Saturday, November 15, 2008

Suffering from seizures doesn't deprive you of having a good life

Did you know what Socrates, Joan of Arc, Alexander the Great, Charles Dickens, Sir Isaac Newton -- apart from being famous characters and good in their career -- had in common? They were afflicted with epilepsy, yet they were highly successful people.

To create awareness and remove misconceptions of this disorder, National Epilepsy Day will be observed on November 17. The society is known to discriminate against epileptics and the stigma attached to the disorder makes it hard for patients to mingle with healthy people. There are myths and assumptions that epilepsy is a mental illness, epileptics can't lead normal lives or epilepsy is incurable.

But the truth is epilepsy is curable and epileptics -- now normal persons after getting treatment -- can enjoy life. Many epileptics are denied employment, admissions to educational institutes and even marriage. The law, however, states that persons suffering from epilepsy can lead a legally married life.

What causes epilepsy?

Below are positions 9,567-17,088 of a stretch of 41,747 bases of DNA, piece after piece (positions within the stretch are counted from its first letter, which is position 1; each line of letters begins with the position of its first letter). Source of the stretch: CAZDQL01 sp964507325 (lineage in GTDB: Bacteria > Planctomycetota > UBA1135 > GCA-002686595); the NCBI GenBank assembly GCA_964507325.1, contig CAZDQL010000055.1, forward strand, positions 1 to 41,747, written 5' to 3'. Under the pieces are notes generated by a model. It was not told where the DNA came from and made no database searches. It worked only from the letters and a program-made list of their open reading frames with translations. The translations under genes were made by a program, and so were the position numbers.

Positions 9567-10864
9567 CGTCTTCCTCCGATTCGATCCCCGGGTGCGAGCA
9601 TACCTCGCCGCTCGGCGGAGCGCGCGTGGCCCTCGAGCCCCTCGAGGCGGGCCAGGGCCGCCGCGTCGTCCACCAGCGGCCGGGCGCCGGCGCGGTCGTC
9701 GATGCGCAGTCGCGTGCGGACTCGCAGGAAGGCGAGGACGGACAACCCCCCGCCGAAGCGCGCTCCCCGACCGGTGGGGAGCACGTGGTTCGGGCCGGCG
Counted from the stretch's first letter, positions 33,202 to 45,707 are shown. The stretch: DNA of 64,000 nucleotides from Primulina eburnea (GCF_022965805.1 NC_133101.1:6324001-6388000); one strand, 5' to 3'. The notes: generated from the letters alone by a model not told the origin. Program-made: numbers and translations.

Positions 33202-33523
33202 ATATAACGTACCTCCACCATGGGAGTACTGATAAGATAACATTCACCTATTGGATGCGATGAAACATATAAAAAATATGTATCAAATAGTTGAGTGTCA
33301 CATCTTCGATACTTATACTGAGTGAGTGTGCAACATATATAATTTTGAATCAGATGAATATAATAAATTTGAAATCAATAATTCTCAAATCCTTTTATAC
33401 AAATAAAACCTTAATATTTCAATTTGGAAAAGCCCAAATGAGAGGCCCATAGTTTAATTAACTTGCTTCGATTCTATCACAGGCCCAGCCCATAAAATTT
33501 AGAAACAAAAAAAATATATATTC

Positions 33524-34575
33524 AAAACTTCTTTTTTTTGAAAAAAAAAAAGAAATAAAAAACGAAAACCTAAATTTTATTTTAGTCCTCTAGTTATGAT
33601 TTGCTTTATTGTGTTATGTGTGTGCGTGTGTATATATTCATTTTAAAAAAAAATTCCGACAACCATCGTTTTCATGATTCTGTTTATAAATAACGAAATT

Epilepsy is a neurological disorder due to sudden burst of abnormal electrical discharges from the brain. Not every person who has a seizure (convulsions) is said to have epilepsy. A ratio of 1:20 has at least one seizure in their lifetime. Fortunately, doctors say only 1 in 200 develop epilepsy. Despite great strides in medical research, a definite cause for epilepsy is yet to be discovered.

In some cases, epilepsy is inherited to 2-4% and a majority of people are unaffected by hereditary factor. Actual seizures and incidence of developing epilepsy is more before one reaches 20 years and after one is 60 years old.

According to vice-president of Indian Epilepsy Association (Bangalore chapter), GT Subhash, anti-epileptic drugs are available and neuro epidemiological studies says seizures can be controlled in 75-80% patients. With the rest 20%, surgical treatment can be considered. "Persons with epilepsy can marry, plus epilepsy and pregnancy can go together in more than 90% patients." In case of employment, epileptics should avoid jobs -- construction works, engineering that involves direct contact with machines, electrical works, etc -- where seizures may result in injury.

Other well-paying and respectable jobs such as desk positions and assembly line tasks are suited for epileptics. How the world copes with epilepsy Globally, there are certain issues that need attention. In the US, UK and Australia, a driving licence is issued to an epileptic if the person has not suffered from seizure for one or two years.

Also, the person can obtain the licence while under medication (anti-epileptic drugs). The Indian Epilepsy Association has petitioned the government to amend the Motor Vehicles Act so that epileptics can obtain driving licences as in other countries. The government is yet to respond to the petition.


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